Corporate Welfare Queens

Five corporations during a five-year period, 2008 – 2013, epitomize Corporate Welfare.  These five had combined profits of $202 Billion and paid out CEO compensation of $450 Million ($638 Million if you count the one-time $188 Million Golden Parachute handed out to Pfizer CEO Hank McKinnell Jr in 2006.

These Welfare Queens hid so much of their profits in offshore tax havens, they deprived the US Treasury of $50 Billion.  To quote salespeople on TV: “But wait! There’s more!”  You, the taxpayers of the United States, gifted these corporations with your hard earned money; they collected $6.2 Billion.             * I don’t remember them ever telling me “Thank You”.

 

Now keep in mind:  this is only five corporations over a five-year period.  Think if we add the next 95, or the next 495 top corporations.  How many trillions of dollars over a twenty-year period have they stolen?  If these Welfare Queens paid their fair share, even ten percent as opposed to -2 percent, this country would be on a firm financial footing.  The USA can afford:

– Universal Healthcare

– Four years of tuition free college and the end of crippling student debt

– Rebuilding Infrastructure: roads, bridges, waterways, etc.

– A living wage of $22 per hour as the minimum wage

– No National Debt nor Deficit

 

Instead, the CEOs of the corporations listed below, are members of a Business Roundtable that wants to raise the eligibility age for Medicare and Social Security to 70, cut Social Security and veterans’ benefits, increase taxes on working families, and cut corporate taxes even further.

 

Ladies and Gentlemen, I give you the top Five Corporate Welfare Queens.

 

  1. General Electric

During the financial crisis, the Federal Reserve provided GE with $16 billion in financial assistance, at a time when its CEO Jeffrey Immelt was a director of the New York Federal Reserve.  GE has been a leader in outsourcing decent paying jobs to China, Mexico and other low-wage countries.  Mr. Immelt has a retirement account at General Electric worth an estimated $59 million and made $19 million in total compensation last year.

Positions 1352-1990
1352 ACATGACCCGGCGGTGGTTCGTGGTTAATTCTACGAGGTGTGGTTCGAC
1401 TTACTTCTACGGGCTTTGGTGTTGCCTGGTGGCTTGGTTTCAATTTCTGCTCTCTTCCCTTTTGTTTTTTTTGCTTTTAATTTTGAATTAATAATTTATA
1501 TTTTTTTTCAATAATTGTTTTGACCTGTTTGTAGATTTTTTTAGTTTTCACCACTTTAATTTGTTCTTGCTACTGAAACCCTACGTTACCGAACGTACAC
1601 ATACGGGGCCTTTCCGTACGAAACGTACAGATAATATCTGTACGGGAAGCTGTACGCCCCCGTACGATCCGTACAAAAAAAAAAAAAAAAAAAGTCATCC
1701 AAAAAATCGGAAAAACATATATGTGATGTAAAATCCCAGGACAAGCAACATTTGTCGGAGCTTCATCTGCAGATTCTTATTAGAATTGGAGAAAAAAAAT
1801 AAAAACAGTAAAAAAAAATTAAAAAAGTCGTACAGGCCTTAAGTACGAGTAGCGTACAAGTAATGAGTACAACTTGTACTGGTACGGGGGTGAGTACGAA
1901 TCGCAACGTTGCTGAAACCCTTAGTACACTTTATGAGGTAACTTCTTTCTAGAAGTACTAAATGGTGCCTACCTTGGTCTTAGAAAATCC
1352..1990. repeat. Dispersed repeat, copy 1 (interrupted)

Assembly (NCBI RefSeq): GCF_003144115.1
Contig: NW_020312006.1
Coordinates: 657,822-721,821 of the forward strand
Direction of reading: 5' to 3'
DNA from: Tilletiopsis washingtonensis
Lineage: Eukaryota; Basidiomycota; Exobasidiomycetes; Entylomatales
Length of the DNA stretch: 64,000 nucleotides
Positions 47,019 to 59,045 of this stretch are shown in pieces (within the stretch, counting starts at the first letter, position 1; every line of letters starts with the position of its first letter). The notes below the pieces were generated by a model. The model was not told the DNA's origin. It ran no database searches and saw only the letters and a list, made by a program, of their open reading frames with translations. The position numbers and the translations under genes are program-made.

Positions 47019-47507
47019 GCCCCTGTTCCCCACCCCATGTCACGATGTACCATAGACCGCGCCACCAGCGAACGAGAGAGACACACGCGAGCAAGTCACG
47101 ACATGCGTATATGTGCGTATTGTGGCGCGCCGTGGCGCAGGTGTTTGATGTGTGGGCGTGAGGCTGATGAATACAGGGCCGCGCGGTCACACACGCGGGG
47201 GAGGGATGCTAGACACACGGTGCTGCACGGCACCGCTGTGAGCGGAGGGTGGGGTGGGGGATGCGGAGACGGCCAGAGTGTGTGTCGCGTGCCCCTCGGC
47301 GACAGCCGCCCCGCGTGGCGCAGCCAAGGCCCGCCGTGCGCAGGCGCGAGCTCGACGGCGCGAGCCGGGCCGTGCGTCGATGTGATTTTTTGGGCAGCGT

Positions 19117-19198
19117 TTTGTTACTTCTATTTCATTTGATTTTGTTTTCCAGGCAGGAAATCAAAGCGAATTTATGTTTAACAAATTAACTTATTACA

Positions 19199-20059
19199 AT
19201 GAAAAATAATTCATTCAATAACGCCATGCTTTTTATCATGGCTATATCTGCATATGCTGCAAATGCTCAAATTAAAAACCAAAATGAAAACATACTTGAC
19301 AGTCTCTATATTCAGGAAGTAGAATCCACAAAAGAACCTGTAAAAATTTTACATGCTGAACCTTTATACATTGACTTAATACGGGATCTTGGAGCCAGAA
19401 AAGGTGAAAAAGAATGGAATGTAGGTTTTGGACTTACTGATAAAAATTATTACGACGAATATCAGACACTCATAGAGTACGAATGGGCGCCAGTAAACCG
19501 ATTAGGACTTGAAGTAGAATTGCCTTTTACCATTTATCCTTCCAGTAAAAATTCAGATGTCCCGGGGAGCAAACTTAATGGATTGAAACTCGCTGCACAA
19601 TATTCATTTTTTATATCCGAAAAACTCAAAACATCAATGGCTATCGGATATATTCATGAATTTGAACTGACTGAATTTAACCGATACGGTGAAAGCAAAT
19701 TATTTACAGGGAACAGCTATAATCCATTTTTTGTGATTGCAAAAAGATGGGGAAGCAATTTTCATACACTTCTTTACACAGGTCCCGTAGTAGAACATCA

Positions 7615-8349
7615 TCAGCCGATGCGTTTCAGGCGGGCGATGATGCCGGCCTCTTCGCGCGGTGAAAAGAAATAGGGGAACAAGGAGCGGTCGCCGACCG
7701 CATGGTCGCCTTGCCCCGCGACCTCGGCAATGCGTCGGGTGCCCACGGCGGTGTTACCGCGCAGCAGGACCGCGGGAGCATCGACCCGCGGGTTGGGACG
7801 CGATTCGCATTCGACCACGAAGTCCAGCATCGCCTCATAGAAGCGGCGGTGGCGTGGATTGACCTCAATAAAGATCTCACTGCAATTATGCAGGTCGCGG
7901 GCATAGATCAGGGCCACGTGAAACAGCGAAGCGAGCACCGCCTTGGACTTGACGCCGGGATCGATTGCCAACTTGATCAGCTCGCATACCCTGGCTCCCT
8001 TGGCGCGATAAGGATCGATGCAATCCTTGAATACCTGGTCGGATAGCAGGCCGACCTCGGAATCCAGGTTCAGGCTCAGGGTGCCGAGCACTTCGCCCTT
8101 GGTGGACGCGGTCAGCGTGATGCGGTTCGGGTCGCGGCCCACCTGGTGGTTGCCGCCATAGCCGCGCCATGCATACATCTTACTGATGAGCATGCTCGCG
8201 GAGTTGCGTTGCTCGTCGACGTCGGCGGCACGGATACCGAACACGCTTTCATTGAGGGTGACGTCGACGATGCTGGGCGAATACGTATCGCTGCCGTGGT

From 2008 to 2013, while GE made over $33.9 billion in United States profits, it received a total tax refund of more than $2.9 billion from the Internal Revenue Service.  In 2012, GE stashed $108 billion in offshore tax havens to avoid paying income taxes. If this practice were outlawed, GE would have paid $37.8 billion in federal income taxes that year.  G.E.’s effective U.S. corporate income tax rate over this six-year period was -9 percent.

 

  1. Boeing

Boeing is one of the top recipients of corporate welfare in the United States and has outsourced tens of thousands of decent paying jobs to China and other low-wage countries.  Boeing even has its own taxpayer-funded bank known as the Export-Import Bank of the United States. Boeing has received so much corporate welfare from this bank that it has been dubbed “the Bank of Boeing.”  Boeing CEO W. James McNerney, Jr. made $23.3 million in total compensation last year.

From 2008 to 2013, while Boeing made over $26.4 billion in U.S. profits, it received a total tax refund of $401 million from the IRS. Boeing’s effective U.S. corporate income tax rate over this six-year period was -2 percent.

 

  1. Verizon

In 2012, Verizon stashed $1.8 billion in offshore tax havens to avoid paying U.S. income taxes. Verizon would owe an estimated $630 million in federal income taxes if its use of offshore tax avoidance was eliminated.  In 2013, Lowell McAdam, the CEO of Verizon made $15.8 million in total compensation.

From 2008 to 2013, while Verizon made over $42.4 billion in U.S. profits, it received a total tax refund of $732 million from the IRS.   Verizon’s effective U.S. corporate income tax rate over this six-year period was -2 percent.

 

  1. Bank of America

In 2012, Bank of America operated more than 300 subsidiaries incorporated in offshore tax havens like the Cayman Islands, which has no corporate taxes.  In 2012, Bank of America stashed $17.2 billion in offshore tax havens to avoid paying U.S. income taxes. Bank of America would owe an estimated $4.3 billion in federal income taxes if its use of offshore tax avoidance strategies were eliminated.  Last year, Bank of America CEO Brian Moynihan made $13.1 million in total compensation,

Bank of America received a $1.9 billion tax refund from the IRS in 2010, even though it made $4.4 billion in profits and received a bailout from the Federal Reserve and the Treasury Department of more than $1.3 trillion.

 

  1. Pfizer

In 2012, Pfizer stashed $73 billion in profits offshore and has used aggressive offshore tax strategies to avoid paying U.S. income taxes.  Ian Read, the CEO of Pfizer, made $17.7 million in total compensation last year.  Hank McKinnell, Jr., who was Pfizer’s CEO from 2001 to 2006, received a golden parachute from Pfizer worth an estimated $188 million.

Pfizer, one of the largest prescription drug companies in America, not only paid no federal income taxes from 2010 to 2012, it received $2.2 billion in tax refunds from the IRS at the same time it made $43 billion in profits worldwide.

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